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21 1 Seeing Princess Salma Transparency and Transnational Intimacies Susan Ossman In raising questions of how spaces of global media shape feminine visibility we find ourselves entangled in discussions about modernity and transparency that have remained lively for several decades. Women’s exposure to the eyes of particular men, or of random publics, and concerns about what their clothing covers or what it reveals have often been used to demonstrate the position of entire societies or classes or families with respect to ideals of equality and liberation. Yet at the same time as women alter their skirts in sync with international fashion, their sartorial choices are also asked to stand for national or ethnic or religious identities; pictured in burqas or ball gowns,they become tiles in the mosaic of world cultures. An image of a world of flows or the idea of a kind of liquid society may be enticing and, indeed, may even correspond to the sensations engendered by the speed with which we can connect to people in faraway places via Internet or travel.1 But such impressions of flowing and floating are often produced through the speeding up, multiplication, and blurring of fixed images. With respect to women, a scale of liberation that weighs them is calibrated first to weigh their clothing, then to examine what body parts are covered.The types of dress are inventoried,as are the kinds of occasions at which they are to be worn. A complex collection of scenes and types informs our interpretation of where an individual or group of women is located on the path of progress, indicating that more than attention to transparency or concealment is at work in shaping the politics of feminine visibility. Although much attention has been paid to the role of the veil, the hijab, when this “protection” appears as a piece of clothing that can be modeled, photographed, and worn, it is merely another picture in this evolving typology. It may act as an index of backwardness and a symbol of self-empowerment for others, but even the fully covered body can operate as a meaningful image in this system. What is difficult to tolerate is the absence of depiction. When meaning arises through the interplay of images that portray social positions and personal opinions, to refuse to present oneself or another in images becomes a problem. In this chapter, I focus on one such conspicuous absence by following the media journey of Salma Bennani, who became the first publicly recognized wife to a Moroccan king in 2002. Princess Salma’s appearance in royal family photos on the event of her marriage to the young king Mohammed VI pointed to the 22 Susan Ossman absence of the figure of the king’s wife during the reigns of previous Moroccan kings. It also drew attention to the continuing refusal of other leaders elsewhere in the Arab world to admit their wives, following what have become international expectations regarding the composition and representation of first families . Without globally circulating norms for the composition of the family, tales of tumultuous affairs among international royalty would seldom be so eagerly reported in the popular press. The image of the first family in Morocco has progressively come to be based on the marriage of “one man and one woman,” as the current rhetoric of conservative America would have it. Of course, in the United States, the issue of polygamy has been extremely peripheral to this debate, which has focused on gay marriage.2 One might interpret King Mohammed VI’s introduction of the first royal wife to the national and international arena as indicating his willingness to become more like other world leaders, whose wives act as both accessories and spokeswomen for their husbands.3 But it would be wise not to forget that by publicizing himself as part of a couple, Mohammed VI did more than implicate himself and his princess into a new position with respect to global first couples. He also played on the limits of the Arab world and monarchy itself by coming out as a married man. Not only did his wife’s picture now appear beside well-known female representatives of visible Arab wives such as the Jordanian queens, but it was also projected against the background of the invisible wives of other Arab leaders. Monarchs such as Abdullah of Jordan and Mohammed VI of Morocco publicize their monogamy in nations where polygamy is legal, and they display their wives as indicative...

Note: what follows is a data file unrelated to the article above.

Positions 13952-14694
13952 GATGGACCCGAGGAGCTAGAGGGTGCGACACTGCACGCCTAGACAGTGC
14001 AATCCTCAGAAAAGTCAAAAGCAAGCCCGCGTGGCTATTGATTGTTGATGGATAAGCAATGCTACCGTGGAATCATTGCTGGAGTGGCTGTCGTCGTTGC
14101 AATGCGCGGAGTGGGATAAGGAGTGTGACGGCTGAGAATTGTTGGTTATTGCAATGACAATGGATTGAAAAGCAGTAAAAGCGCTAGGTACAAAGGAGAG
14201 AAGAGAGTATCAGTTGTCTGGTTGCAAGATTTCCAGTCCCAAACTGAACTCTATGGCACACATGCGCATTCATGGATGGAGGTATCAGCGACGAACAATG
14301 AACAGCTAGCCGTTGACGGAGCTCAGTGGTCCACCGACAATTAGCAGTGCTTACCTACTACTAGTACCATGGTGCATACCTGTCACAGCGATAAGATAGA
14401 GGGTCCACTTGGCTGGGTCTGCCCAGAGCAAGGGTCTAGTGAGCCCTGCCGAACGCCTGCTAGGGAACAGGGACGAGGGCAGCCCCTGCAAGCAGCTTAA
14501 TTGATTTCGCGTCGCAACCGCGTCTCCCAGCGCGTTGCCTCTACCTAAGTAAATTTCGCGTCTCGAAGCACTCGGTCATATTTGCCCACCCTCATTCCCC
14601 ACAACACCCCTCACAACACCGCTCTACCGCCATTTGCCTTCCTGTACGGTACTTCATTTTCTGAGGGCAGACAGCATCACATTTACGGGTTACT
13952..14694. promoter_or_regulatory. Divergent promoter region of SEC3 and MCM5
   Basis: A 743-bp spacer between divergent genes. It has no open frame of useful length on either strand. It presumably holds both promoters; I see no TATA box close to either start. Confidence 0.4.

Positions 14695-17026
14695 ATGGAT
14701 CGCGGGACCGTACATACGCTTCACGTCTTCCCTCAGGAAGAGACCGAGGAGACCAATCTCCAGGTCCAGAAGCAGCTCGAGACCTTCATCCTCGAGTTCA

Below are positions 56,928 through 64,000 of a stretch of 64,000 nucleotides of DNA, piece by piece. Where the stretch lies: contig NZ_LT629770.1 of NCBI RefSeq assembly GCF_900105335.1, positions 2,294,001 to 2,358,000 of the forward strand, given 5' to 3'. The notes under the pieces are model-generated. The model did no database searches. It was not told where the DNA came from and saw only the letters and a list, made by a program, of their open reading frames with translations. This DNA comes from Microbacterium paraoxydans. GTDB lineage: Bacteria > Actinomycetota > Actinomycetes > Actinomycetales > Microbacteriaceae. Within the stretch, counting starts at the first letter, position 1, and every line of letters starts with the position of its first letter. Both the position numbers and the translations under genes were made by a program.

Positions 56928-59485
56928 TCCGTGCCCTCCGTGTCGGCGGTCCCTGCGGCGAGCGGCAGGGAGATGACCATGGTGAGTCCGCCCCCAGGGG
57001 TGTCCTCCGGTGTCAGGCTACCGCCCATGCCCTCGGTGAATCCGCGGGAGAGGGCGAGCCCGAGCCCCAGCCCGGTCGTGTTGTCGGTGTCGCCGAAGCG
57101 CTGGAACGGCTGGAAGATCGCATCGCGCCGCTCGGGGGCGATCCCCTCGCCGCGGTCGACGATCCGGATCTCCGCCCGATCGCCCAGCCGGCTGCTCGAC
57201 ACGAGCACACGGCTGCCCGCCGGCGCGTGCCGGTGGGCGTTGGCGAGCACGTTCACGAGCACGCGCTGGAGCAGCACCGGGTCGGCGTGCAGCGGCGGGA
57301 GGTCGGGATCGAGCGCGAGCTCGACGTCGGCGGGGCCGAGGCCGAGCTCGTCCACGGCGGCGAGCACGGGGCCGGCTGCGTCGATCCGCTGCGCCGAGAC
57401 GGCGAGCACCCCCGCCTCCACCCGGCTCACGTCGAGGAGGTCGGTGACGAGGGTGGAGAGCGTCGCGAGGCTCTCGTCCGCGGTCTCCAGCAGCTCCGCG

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MARC Record
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